Whether this deer and the pine sapling deer are one and the same is of no consequence, except to note that both preferred to transit the area in the glooming. This deer, now approaching, and I have definite history, as they say, unrelated to pine saplings. Our introduction, a singularly terrifying and blood-chilling occasion, took place Columbus Day weekend and is the event from which the Screaming Mimi nickname derives.

This is the deer that, in the pitch black of a predawn morning, had walked from its night bed as it lay just beyond the blinding white light of my headlamp and screamed the most gut-wrenching scream into my face–twice–then had beat retreat with pounding hooves as another scream rent the darkness!

I was certain this was Screaming Mimi. On the previous evening that scream had again been thrown in my direction and now, for the third night in a row, I was on Mimi’s route.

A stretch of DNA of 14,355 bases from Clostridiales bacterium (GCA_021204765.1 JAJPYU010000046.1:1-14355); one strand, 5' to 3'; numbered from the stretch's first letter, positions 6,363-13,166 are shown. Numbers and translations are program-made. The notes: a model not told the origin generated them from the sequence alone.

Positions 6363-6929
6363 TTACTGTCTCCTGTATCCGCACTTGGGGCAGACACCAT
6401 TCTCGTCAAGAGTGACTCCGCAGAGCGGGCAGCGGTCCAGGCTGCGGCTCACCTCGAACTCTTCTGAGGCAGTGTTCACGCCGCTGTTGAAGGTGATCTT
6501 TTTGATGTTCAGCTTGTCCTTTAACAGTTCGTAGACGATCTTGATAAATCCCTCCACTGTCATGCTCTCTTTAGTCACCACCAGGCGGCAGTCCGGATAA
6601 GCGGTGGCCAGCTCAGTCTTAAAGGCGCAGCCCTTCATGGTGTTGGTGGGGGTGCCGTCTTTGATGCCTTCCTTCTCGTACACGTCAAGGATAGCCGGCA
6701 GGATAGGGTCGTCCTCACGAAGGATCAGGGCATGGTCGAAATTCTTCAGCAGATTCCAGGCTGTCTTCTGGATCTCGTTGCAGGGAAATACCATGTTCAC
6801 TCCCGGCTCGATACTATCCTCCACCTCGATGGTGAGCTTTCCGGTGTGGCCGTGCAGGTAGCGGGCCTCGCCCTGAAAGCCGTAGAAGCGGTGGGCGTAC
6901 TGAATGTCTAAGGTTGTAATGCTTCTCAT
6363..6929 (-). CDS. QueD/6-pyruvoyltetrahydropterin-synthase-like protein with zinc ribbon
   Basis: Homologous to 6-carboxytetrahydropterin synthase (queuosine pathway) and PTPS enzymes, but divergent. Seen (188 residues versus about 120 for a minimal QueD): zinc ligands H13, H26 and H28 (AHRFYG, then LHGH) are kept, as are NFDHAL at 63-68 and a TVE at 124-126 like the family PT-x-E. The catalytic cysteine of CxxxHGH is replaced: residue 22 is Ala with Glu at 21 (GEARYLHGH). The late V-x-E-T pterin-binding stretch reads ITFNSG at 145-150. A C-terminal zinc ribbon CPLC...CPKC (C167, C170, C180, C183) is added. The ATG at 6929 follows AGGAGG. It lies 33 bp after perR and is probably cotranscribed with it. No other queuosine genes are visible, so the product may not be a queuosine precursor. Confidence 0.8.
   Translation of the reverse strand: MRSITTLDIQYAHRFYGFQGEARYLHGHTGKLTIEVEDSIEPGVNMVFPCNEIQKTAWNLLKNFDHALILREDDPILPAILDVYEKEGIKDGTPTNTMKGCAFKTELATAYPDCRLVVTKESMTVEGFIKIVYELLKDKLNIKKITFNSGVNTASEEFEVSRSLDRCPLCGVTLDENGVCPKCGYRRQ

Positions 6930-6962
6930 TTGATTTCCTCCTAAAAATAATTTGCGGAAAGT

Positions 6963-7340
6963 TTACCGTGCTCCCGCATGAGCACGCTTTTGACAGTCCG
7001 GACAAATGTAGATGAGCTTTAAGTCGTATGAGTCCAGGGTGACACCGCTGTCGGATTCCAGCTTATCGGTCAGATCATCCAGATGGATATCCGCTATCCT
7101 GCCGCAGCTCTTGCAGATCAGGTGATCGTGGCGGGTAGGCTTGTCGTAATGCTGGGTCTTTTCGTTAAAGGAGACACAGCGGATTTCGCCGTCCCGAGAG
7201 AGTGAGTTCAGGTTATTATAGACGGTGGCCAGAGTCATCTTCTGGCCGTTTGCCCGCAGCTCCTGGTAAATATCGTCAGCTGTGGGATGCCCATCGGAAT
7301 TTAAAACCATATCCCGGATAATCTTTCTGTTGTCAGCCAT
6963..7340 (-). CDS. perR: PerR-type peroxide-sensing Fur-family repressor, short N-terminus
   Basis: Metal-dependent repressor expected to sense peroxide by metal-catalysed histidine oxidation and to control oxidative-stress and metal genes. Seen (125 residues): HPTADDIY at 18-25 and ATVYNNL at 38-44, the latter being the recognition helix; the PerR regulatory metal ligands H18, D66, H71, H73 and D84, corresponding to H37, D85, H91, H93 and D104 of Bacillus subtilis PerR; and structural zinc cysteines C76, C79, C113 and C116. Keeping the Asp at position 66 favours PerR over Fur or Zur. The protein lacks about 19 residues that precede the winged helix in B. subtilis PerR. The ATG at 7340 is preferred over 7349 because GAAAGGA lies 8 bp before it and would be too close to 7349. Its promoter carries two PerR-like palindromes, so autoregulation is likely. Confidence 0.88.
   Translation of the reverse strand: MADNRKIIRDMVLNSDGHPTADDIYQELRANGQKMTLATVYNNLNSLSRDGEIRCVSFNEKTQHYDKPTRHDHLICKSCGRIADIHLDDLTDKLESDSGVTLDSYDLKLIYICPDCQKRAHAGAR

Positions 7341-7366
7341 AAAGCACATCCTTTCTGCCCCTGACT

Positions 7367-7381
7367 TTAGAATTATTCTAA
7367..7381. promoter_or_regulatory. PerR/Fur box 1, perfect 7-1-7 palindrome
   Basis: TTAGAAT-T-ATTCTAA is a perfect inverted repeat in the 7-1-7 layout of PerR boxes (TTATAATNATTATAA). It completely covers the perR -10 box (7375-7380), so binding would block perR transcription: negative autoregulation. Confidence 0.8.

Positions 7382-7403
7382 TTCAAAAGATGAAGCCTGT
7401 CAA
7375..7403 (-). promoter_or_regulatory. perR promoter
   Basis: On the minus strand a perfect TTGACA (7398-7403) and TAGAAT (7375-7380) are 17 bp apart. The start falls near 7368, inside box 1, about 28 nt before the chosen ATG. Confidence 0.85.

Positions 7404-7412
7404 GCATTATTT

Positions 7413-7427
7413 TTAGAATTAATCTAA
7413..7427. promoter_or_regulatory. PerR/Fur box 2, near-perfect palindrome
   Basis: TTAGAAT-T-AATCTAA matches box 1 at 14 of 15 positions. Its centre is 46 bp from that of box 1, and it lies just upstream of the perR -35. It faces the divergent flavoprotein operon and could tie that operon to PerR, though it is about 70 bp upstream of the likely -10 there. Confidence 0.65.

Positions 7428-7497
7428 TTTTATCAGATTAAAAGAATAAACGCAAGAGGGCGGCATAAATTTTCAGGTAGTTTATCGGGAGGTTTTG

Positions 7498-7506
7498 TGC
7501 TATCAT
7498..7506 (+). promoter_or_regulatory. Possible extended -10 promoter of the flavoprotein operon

It leaves its day bed with the sunset to pass by here just before the end of legal shooting hours, always holding to dense cover. Friday night Mimi had come in behind my treestand, perhaps twenty to twenty-five yards out, but passing diagonally behind me rather than coming into my little glade. A couple of soft grunts just stopped it dead and caused it to make a big circle around me. Saturday morning I had gone back into the brush, found Friday’s tracks and had set up on the ground in a small pine sapling grove. All that day, the wind blew into my face and up the slope behind me toward the spot from whence the deer would come; despite being freshly washed with scent-free soap and attired in clean gear gently touched with autumn wood cover scent, that deer made me about 60 yards out and had taken off screaming (indeed, my old friend from the great woke-up-the-deer fiasco).

It was now Sunday, and I had had that Screaming Mimi within ten yards–again it had ghosted the sunset and again it had come from my blind side. I was on the ground in the pine saplings, set up to cover everything from seven o’clock on my left to two o’clock on my right; the direction that deer had followed on all previous evenings. This night the deer came from my back right stopping directly in line with my hanging quiver at approximately two-thirty.